Andy is a planetary astronomer at the Johns Hopkins University Applied Physics Laboratory in Laurel, MD, with his research focusing on the composition of asteroids. In particular, he is interested in those asteroids that have evidence of water or organic materials in them, detectable in their infrared reflectance spectrum. This pursuit has led to studies of asteroids from 1996 FG3, a near-Earth asteroid on which clay minerals has been found, to 24 Themis, an asteroid in the outer belt on which his team found water ice– a first for asteroids. He has had particular interest in the dwarf planet Ceres, producing several papers in the past few years detailing its unusual composition and variation across its surface, as well as writing a focus paper for the Planetary Science Decadal Survey.
In addition to observational work, Andy has been active in the broader near-Earth object community, serving as a team member in several efforts to understand and report the impact hazard we face and how to lessen it, including serving as Investigation Lead for the US portion of the AIDA mission concept and leading a group reporting to NASA about the most important unknown factors related to human exploration of an asteroid. Finally, Andy was the Principal Investigator of the MANTIS mission concept, which aims to conduct an asteroid tour in the 2020s.
The other 51 weeks of the year, you can find Andy at @asrivkin.
Michael Busch is a research scientist at the SETI Institute. He primarily works on characterizing near-Earth asteroids using radar and radio techniques; using the Arecibo Observatory, the Goldstone Solar System Radar, and other telescopes. Lately, he has focused on both potentially hazardous asteroids and asteroids on orbits that are readily accessible for future space missions.
Michael received bachelor’s degrees in physics and astronomy at the University of Minnesota in 2005, and a PhD in planetary science at Caltech in 2010. He worked as a postdoc at UCLA and at the National Radio Astronomy Observatory before starting at SETI in 2013.
You can find Michael on twitter at
Ángel a Spanish astrophysicist working at the Australian Astronomical Observatory (AAO) and the Department of Physics and Astronomy of the Macquarie University (MQ) in Sydney (Australia). His research is focused in the analysis of star formation phenomena in galaxies of the Local Universe, especially in dwarf starbursts and spiral galaxies. He uses a multiwavelength approach and hence he combines ultraviolet, optical, infrared, and radio data to characterize the physical and chemical properties of galaxies and get a better understanding of the physical processes than govern their nature and evolution.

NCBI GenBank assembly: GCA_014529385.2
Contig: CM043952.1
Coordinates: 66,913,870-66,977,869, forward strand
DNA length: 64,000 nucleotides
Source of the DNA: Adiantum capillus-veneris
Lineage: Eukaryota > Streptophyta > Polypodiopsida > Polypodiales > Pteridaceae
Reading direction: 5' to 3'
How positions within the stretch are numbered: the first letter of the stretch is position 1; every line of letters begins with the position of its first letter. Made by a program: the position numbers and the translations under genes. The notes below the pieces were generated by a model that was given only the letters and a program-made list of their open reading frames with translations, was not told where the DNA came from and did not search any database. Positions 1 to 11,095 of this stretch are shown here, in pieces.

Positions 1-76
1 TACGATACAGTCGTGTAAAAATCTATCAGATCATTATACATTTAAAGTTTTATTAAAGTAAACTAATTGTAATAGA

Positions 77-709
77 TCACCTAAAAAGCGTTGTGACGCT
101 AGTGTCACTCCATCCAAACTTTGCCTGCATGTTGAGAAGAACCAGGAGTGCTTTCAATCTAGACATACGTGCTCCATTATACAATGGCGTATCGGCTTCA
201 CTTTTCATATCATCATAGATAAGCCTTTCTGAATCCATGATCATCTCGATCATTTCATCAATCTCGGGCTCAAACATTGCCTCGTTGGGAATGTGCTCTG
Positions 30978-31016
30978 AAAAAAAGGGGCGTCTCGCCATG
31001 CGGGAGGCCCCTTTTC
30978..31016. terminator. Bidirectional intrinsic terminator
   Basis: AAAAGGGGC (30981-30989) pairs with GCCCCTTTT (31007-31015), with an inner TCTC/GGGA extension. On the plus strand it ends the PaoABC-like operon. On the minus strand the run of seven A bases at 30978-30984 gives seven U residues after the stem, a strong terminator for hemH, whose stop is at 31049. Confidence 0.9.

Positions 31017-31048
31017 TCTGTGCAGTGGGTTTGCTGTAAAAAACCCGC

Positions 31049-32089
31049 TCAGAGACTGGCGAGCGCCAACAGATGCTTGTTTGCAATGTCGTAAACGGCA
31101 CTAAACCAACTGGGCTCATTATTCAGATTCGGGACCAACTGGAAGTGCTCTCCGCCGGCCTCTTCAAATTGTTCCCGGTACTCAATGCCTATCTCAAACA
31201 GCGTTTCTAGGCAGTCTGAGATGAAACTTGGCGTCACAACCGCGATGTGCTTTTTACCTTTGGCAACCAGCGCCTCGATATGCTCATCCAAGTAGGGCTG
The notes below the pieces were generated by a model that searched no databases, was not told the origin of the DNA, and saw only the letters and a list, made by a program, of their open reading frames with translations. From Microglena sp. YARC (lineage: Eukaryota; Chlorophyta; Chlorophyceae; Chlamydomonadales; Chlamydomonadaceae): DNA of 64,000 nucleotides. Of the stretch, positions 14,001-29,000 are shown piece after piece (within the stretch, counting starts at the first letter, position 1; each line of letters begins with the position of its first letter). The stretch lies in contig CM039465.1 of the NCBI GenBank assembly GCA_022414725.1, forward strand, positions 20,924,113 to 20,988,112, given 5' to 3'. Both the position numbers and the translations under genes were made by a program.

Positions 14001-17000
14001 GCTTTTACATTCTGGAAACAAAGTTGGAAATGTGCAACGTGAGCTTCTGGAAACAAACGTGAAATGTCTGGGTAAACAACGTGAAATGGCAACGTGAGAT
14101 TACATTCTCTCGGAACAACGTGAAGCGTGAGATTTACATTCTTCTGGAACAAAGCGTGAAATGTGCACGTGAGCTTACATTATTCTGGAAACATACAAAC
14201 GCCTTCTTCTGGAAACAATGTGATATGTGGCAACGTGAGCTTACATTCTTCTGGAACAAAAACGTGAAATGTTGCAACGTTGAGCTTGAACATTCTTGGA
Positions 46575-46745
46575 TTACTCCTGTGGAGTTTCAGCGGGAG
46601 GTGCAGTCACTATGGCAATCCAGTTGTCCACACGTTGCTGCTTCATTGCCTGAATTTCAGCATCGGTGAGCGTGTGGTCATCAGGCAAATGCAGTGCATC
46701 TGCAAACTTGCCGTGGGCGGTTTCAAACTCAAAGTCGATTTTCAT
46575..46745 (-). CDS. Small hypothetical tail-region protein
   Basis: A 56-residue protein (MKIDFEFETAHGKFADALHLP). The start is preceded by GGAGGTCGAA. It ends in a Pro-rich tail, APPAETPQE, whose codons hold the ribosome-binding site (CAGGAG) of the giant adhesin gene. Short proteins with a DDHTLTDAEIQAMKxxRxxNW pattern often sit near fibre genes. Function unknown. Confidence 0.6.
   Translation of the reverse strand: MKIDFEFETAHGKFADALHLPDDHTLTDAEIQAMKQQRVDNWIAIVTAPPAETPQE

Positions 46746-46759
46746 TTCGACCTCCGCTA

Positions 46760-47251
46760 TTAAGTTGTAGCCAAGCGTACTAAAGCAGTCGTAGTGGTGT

He has large experience teaching and supporting undergraduate and PhD students and giving lectures and classes about Astronomy. Outreach is a very important part of his work as a scientist. As an active amateur astronomer he enjoys observing the sky with his eyes, binoculars, or small telescopes and taking astronomical images using his own equipment. This webpage contains a large compilation of my images that includes galaxies, nebulae, astronomical observatories, time-lapse videos, and even drawings and photos taken using amateur techniques. The majority of these images are hosted on his Flickr webpage.
Ángel originally from the beautify city of Córdoba (Spain). He got his Physics Degree at the University of Granada in 2000 and his PhD Thesis at the Instituto de Astrofísica de Canarias / La Laguna University (Tenerife, Spain) in 2006. Between 2007 and 2010 he worked at the CSIRO Astronomy and Space Science (Australia Telescope National Facility), obtaining many radio and optical data of galaxies of the Local Volume. Part of his actual job is providing support to the Anglo-Australian Telescope.
He was the first Spanish astronomer hosting a blog only dedicated to Astronomy, El Lobo Rayado (here the English Translation using Google), which was created in early 2004. Since 2011 he also maintain a blog in English, The Lined Wolf, which is focused on publicising his scientific work and outreach activities in Australia. You can also find him on Facebook and Twitter.
Dr. Jennifer Johnson is a professor in the Department of Astronomy at Ohio State University. She studies the formation and evolution of the Milky Way and its satellite galaxies and the origin of the elements. Her favorite element is arsenic, followed closely by ytterbium. Jennifer is currently the Spokesperson of the Sloan Digital Sky Survey and is particularly involved in the @APOGEEsurvey of the compositions and motions of hundreds of thousands of Milky Way stars. She should really be writing the Data Release 13 paper right now.
Jennifer grew up as a Foreign Service brat in Arlington, Virginia, Prague, Czechoslovakia, Trindid and Tobago, and Bonn, West Germany. She received her B.A. in physics at Carleton College and her Ph.D. in astronomy and astrophysics from UC Santa Cruz. Her PhD with Mike Bolte focused on deriving ages for stars using the radioactive element thorium, and she continues to try and guess the ages and masses of stars. After postdoctoral fellowships at @CarnegieAstro in Pasadena and at the Herzberg Institute of Astrophysics in Victora, British Columbia, Jennifer moved to Columbus, Ohio to join the faculty at Ohio State. She is one of the tweeters from the @sdssurveys and @APOGEEsurvey accounts as well as tweeting personally as @jajohnson51.